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It seems that there are a lot of FT mamas that are planning on exclusively breastfeeding - AWESOME! I just wanted to share a tip from my experience with DD (now 3). Hopefully it will help someone!
DD was a tiny thing when she was born full term, only 5 lb, 12 oz. We don't have big people in our family, almost everyone is under 5'5" on both sides of the family, so her being petite didn't concern us in the least. I started out using a doctor who had been my GP as DD's pediatrician, and it soon became clear that pediatrics weren't her thing.
Everytime I would take DD in, she was gaining well, but has never been on the "percentile" charts. She was, however, eating and sleeping well and reaching all of her other milestones. The doctor kept bothering me about getting her tested, wanted me to quit BFing and use formula to make her gain, and started talking about steroids and growth hormones. It seemed like it was her mission to scare the crap out of me as a FTM, but I wasn't having any of it.
I did some research, and found out that the growth charts used in the US are made by the FORMULA COMPANIES! I told this to my Dr, and she argued that it wasn't true, pulled a chart out to show me, and lo and behold, ENFAMIL is printed in huge letters at the bottom! Haha!
Needless to say, I switched to a pediatrician that didn't have an agenda. I also found out if you google growth charts from WHO (World Health Organization), your exclusively breastfed baby is more likely to be in the middle of the growth curve, since other countries BF more than the US. On those charts, DD is just fine.
I just wanted to share. Not that you should ignore a problem, but I KNEW DD being petite was not a problem and I refused to be bullied. Just because you are a first-timer doesn't mean you don't know what you're doing.
I hope this helps someone, I would hate for someone's dreams of BFing get ruined because of poor information or bullying.
Good info. Most breastfed babies are definitely on the smaller side compared to their formula-fed counterparts but it doesn't make them less healthier. Mine too had just breastmilk for 13 months and is still small for her 3 years of age but she is healthy and my ped never stressed her percentile. She often fell midway but there was a time she was like 25th percentile. As long as I knew she was eating well, I was not bothered by her ranking.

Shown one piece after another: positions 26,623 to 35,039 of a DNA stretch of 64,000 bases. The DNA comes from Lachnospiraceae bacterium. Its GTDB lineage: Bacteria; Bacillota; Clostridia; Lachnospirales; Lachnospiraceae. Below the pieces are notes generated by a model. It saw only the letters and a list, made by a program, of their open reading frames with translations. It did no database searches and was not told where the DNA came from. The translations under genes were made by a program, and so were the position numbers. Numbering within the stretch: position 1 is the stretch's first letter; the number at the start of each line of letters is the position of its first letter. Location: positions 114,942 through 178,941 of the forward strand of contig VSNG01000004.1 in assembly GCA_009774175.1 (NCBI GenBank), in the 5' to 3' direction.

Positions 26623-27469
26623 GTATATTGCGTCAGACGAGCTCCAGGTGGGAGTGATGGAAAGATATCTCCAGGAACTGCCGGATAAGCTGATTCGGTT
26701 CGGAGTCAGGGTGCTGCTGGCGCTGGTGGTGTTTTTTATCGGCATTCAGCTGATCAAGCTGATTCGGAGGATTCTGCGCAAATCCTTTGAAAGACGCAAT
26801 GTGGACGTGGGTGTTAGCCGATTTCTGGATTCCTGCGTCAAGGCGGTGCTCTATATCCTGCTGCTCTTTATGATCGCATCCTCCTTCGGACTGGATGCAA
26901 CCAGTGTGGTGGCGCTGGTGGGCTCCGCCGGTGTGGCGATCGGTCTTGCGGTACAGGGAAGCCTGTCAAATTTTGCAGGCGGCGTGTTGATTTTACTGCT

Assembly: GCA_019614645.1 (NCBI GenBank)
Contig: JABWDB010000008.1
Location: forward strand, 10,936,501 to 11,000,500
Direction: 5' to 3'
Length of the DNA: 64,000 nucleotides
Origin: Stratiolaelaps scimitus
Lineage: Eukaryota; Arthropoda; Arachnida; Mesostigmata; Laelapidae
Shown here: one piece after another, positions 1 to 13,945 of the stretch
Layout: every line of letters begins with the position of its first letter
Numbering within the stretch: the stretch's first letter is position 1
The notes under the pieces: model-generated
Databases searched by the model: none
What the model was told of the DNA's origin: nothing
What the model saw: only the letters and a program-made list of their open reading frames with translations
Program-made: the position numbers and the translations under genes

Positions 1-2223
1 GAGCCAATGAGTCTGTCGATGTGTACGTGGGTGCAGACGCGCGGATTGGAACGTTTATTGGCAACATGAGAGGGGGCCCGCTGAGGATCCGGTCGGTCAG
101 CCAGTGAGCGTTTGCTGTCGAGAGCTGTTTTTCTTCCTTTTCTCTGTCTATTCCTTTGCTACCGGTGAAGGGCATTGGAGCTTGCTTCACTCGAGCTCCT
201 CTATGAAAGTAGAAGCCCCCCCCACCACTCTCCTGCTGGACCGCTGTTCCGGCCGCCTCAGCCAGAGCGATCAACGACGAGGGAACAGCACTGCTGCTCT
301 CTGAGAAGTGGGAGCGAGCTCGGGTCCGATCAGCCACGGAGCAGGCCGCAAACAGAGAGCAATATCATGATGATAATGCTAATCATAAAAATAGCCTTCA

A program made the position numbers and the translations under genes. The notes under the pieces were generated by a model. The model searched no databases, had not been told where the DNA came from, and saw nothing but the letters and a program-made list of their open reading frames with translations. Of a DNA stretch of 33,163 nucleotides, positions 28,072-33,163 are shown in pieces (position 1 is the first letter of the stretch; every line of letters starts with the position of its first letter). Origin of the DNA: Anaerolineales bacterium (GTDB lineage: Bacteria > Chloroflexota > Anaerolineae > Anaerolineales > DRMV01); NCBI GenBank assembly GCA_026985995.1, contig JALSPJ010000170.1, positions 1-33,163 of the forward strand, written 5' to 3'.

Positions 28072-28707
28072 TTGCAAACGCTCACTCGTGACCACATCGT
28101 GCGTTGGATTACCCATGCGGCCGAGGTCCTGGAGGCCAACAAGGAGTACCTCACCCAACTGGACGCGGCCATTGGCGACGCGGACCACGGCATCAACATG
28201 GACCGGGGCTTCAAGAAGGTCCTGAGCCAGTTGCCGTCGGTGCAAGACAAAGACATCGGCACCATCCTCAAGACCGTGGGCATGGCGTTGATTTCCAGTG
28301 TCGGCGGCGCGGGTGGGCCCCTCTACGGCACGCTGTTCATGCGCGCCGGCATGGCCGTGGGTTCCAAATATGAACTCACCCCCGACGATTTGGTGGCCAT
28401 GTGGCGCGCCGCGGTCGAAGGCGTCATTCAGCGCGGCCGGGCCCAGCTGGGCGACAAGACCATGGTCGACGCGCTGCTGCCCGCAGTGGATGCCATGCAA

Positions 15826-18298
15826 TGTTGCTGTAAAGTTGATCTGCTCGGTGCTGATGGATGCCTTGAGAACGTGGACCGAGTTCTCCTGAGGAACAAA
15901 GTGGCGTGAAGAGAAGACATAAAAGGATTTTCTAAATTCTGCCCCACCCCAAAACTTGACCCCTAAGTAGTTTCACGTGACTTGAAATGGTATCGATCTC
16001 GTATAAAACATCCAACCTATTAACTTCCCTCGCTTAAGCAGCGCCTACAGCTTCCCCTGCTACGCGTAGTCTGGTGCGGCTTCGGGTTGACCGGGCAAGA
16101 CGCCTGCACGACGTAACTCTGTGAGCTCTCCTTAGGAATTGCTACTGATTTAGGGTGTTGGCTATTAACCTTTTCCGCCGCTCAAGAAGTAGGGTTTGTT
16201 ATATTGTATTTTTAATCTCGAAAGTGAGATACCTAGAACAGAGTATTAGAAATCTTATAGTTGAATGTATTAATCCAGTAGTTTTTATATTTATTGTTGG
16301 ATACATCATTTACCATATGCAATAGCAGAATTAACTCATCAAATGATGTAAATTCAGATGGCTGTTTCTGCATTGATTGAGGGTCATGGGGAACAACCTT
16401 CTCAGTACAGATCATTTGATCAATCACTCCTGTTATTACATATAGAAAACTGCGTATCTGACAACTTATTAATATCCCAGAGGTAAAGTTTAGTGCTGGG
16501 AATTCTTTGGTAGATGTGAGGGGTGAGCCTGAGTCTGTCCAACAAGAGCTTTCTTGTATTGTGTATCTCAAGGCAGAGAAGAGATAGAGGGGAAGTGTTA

Yep, important info for sure! BF'd babies typically start out chunkier than formula fed babies, but then get leaner as they near and surpass the 1 year mark. Also, keep in mind that it is whether they stay at or near the same percentiles throughout childhood for height and weight that matters the most! More than the actual number.
I have a couple of friends (also young mother's) who have completely given up breastfeeding and switched to formula for this very reason. Their doctor's convinced them that they weren't producing enough milk, the babies needs weren't being met, that they needed to supplement with formula, etc.
I feel bad for all of these women who are misled into thinking there is something wrong with themselves! I tried convincing my friends to keep working at breastfeeding at that eventually they would establish a good routine and that their milk production was just fine! But of course they didn't listen to me.
I just can't believe that doctor's are recommending switching to formula BEFORE a good breastfeeding relationship has even had time to blossom. Both of my friend's babies were only a few weeks when they switched! Ugh.
Excellent consideration! It's amazing the amount of information that is tainted in the doctor's office from special interest sources. It makes it hard to find unbiased, credible advice, particularly with nutrition!!!, from medical professionals.
The bottom line is, the companies who are willing to give financial support or provide products and equipment to the office usually get a priority position when it comes to recommendations. It's terrible!
yep, money rules the world. It's very sad when it comes to the health care system.
... thanks for the info!! It's really good to know, and one more thing I can bring up at our pediatrician interview on Oct. 1! I'll get his opinion on it before I settle for a doctor for my child. It's that easy. You don't see it my way? You try to give me BS, well guess what, you ain't gonna care for my baby.